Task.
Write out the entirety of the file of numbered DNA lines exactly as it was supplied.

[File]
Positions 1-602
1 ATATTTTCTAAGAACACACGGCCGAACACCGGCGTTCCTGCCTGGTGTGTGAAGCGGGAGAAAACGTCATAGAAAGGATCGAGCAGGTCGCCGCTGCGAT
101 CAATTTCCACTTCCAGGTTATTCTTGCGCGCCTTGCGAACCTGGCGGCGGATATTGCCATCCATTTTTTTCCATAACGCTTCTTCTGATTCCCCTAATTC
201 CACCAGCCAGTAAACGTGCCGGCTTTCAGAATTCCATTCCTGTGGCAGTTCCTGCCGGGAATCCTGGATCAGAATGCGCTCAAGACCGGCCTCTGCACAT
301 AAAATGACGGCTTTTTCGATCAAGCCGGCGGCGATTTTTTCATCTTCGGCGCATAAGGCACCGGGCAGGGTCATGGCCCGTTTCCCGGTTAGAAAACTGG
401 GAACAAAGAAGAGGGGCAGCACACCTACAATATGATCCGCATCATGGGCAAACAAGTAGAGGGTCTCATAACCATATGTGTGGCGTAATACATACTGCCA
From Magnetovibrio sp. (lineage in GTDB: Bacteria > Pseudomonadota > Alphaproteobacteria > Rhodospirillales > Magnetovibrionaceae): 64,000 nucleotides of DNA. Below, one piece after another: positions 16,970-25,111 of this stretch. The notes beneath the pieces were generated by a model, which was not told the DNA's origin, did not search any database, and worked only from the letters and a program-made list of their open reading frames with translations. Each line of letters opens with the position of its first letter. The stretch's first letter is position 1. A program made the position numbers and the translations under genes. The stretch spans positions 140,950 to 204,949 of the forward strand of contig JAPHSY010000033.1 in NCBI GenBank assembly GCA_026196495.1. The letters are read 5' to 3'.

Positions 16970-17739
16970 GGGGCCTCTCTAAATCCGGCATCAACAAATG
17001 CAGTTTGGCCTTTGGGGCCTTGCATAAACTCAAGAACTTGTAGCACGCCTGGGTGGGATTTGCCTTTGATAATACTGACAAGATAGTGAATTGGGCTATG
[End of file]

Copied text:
Positions 1-602
1 ATATTTTCTAAGAACACACGGCCGAACACCGGCGTTCCTGCCTGGTGTGTGAAGCGGGAGAAAACGTCATAGAAAGGATCGAGCAGGTCGCCGCTGCGAT
101 CAATTTCCACTTCCAGGTTATTCTTGCGCGCCTTGCGAACCTGGCGGCGGATATTGCCATCCATTTTTTTCCATAACGCTTCTTCTGATTCCCCTAATTC
201 CACCAGCCAGTAAACGTGCCGGCTTTCAGAATTCCATTCCTGTGGCAGTTCCTGCCGGGAATCCTGGATCAGAATGCGCTCAAGACCGGCCTCTGCACAT
301 AAAATGACGGCTTTTTCGATCAAGCCGGCGGCGATTTTTTCATCTTCGGCGCATAAGGCACCGGGCAGGGTCATGGCCCGTTTCCCGGTTAGAAAACTGG
401 GAACAAAGAAGAGGGGCAGCACACCTACAATATGATCCGCATCATGGGCAAACAAGTAGAGGGTCTCATAACCATATGTGTGGCGTAATACATACTGCCA
From Magnetovibrio sp. (lineage in GTDB: Bacteria > Pseudomonadota > Alphaproteobacteria > Rhodospirillales > Magnetovibrionaceae): 64,000 nucleotides of DNA. Below, one piece after another: positions 16,970-25,111 of this stretch. The notes beneath the pieces were generated by a model, which was not told the DNA's origin, did not search any database, and worked only from the letters and a program-made list of their open reading frames with translations. Each line of letters opens with the position of its first letter. The stretch's first letter is position 1. A program made the position numbers and the translations under genes. The stretch spans positions 140,950 to 204,949 of the forward strand of contig JAPHSY010000033.1 in NCBI GenBank assembly GCA_026196495.1. The letters are read 5' to 3'.

Positions 16970-17739
16970 GGGGCCTCTCTAAATCCGGCATCAACAAATG
17001 CAGTTTGGCCTTTGGGGCCTTGCATAAACTCAAGAACTTGTAGCACGCCTGGGTGGGATTTGCCTTTGATAATACTGACAAGATAGTGAATTGGGCTATG